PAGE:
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Washington's WHO line rejected in Europe

By WANG MINGJIE in London | China Daily | Updated: 2020-08-14 09:34

European Union (EU) foreign policy chief Josep Borell, EU Parliament President David Sassoli, EU Commission President Ursula von der Leyen and World Health Organization (WHO) Director-General Tedros Adhanom Ghebreyesus arrive to attend a state tribute in memory of Spain's coronavirus disease (COVID-19) victims, at the Royal Palace in Madrid, Spain on July 16, 2020. [Photo/Agencies]

A move by some European nations to quit talks on global health reform have sent out a clear message to Washington that the European Union is prepared for the World Health Organization, or WHO, to run without the United States, analysts have said.

The agency is headed for a major shake-up, but attempts by the United States to dominate the negotiations after its decision to pull out of the international health agency have prompted France and Germany to leave the talks, according to Reuters.

The US, which holds the rotating G7 presidency this year, had hoped to carve out a common road map for a sweeping overhaul of the WHO in September, two months before the US presidential election.

Christopher Bovis, a law professor at the University of Hull, speaking about the pullout, said: "The withdrawal of France and Germany from the talks of the reform agenda is a diplomatic message to the USA, in advance of the G7 trade preparations during the autumn of 2020.

"Put simply, the EU is prepared for the WHO functioning without US membership and funding, and it wants to make this clear to the G7 and G20 Groups, plus the United Nations."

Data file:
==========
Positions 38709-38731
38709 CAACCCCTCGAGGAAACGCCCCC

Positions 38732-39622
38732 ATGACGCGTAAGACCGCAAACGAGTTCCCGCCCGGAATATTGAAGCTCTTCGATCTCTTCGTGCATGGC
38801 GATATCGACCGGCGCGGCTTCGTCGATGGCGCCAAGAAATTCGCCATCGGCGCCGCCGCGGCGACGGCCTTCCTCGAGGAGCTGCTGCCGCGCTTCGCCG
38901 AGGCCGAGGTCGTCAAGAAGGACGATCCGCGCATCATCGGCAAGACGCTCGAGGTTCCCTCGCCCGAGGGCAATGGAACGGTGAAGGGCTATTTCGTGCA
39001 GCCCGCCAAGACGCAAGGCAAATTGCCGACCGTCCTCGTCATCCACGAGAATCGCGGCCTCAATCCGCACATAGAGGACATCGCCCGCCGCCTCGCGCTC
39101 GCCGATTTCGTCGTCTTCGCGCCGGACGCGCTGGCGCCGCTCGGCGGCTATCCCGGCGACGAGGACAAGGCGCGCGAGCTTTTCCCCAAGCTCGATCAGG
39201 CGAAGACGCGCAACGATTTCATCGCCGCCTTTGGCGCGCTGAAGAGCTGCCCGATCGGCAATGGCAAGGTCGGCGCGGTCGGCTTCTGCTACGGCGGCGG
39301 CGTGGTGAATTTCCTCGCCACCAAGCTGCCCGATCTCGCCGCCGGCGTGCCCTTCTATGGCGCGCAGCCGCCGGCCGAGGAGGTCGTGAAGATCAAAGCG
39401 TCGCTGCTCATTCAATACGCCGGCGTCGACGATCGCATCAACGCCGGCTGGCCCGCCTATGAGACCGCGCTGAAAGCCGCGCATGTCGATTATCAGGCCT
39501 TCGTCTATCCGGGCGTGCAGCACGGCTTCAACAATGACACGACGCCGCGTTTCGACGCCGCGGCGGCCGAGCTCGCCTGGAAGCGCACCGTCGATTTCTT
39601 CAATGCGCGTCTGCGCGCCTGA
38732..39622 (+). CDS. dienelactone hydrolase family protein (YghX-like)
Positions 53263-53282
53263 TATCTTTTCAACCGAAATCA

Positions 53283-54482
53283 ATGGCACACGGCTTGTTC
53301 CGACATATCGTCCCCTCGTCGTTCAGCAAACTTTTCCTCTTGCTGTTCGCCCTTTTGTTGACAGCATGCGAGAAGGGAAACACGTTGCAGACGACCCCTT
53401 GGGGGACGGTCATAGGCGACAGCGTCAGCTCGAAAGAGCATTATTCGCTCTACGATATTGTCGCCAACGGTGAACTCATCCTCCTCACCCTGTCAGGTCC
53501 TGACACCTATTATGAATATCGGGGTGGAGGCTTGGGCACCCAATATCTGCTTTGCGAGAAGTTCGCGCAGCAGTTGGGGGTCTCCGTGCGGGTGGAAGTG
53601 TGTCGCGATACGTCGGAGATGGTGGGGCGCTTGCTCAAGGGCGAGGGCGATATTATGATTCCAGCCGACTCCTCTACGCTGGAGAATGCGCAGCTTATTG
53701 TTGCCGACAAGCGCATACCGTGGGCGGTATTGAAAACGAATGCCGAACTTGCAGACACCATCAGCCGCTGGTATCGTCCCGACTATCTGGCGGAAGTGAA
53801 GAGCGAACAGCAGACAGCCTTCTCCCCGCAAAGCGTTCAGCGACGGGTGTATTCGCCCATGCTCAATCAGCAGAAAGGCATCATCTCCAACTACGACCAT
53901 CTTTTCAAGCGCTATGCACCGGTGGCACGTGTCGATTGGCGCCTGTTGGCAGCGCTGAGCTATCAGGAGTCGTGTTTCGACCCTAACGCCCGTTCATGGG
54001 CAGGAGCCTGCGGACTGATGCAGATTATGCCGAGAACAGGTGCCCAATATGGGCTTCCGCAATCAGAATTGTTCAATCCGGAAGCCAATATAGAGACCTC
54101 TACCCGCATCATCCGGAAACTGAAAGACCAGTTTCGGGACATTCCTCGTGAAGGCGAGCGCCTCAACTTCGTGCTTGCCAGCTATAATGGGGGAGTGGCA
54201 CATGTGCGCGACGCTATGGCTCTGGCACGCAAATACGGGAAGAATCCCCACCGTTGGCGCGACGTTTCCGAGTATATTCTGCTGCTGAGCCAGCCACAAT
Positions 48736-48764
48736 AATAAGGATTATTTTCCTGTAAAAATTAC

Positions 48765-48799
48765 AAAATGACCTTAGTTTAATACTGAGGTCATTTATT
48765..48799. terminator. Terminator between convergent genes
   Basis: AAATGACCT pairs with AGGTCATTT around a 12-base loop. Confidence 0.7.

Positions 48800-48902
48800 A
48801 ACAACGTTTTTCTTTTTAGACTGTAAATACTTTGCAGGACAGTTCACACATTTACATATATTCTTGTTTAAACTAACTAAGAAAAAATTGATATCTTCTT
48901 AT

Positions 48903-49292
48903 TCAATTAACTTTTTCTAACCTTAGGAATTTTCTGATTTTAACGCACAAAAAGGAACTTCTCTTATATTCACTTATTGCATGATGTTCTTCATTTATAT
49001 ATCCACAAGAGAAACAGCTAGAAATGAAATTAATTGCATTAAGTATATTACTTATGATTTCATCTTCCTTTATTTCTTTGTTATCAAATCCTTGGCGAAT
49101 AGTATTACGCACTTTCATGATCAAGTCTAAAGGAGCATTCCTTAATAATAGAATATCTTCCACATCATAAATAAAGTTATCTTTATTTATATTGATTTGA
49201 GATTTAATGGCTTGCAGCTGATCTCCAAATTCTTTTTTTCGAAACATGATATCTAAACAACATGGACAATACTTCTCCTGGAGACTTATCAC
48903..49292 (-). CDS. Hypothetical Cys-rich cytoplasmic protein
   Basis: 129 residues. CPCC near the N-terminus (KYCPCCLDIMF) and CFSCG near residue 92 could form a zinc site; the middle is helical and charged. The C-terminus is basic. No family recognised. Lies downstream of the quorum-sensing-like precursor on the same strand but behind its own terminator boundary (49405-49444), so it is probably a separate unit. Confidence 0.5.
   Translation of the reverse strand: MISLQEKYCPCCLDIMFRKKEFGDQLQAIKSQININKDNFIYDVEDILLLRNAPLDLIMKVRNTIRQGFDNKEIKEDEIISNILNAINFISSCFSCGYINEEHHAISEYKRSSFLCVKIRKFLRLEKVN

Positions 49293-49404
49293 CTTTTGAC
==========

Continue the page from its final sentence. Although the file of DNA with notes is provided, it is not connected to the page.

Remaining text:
US President Donald Trump formally began the withdrawal process in early July, accusing the WHO of being under the influence of China in the wake of the coronavirus pandemic.

Experts said that the US withdrawal from the WHO appeared politically motivated, with the imminent elections driven short-termism as the propelling force.

New governance blueprint

"Undoubtedly, the WHO needs reform and a new governance blueprint, but the sheer political manipulation of international organizations by the US administration has eroded any goodwill on the part of the EU and its member states, as well as China," Bovis said.

"At a time when the world needs leadership and guidance on health issues, politics should not play any part in the planning."

Andrew Cainey, senior associate fellow at the Royal United Services Institute, an independent think tank, said: "It would be much better to investigate jointly what areas need reform, what lessons can be learned from the handling of the COVID-19 pandemic, and what the WHO will need to do in future, in a spirit of partnership and cooperation with other countries.

"All organizations have failings-and the WHO is no exception-but there are strengths, too."

Karol Sikora, dean of medicine at Buckingham University, echoed Cainey's views, saying: "The WHO badly needs reform, and there's no other organization that can take up its role.

"The pandemic has shown that disease recognizes no borders.

"We desperately need an international body that commands respect, is effective and forward looking,"Sikora said.

Washington's departure from the WHO with the cessation of it majority funding from 2021 has triggered the G7 reform agenda with proposals for the governance, structure and funding of an international organization dealing with world health issues.

The German and French health ministries last week confirmed to Reuters that the two countries were opposed to Washington leading the talks after it announced plans to leave the WHO. And an Italian health ministry spokesperson said that work on the reform document was still under way, but Rome's position was in line with Paris and Berlin.

Speaking about the EU alliance, Bovis said, "The EU and its member states, including France and Germany and Italy have a common position for the WHO reforms. And the EU alliance will antagonize the US during the current G7 round of trade talks, and prompt China to resume a greater role in the WHO."

He believes China will seriously consider stepping into such a lead position, amid the current state of its relations with the US.

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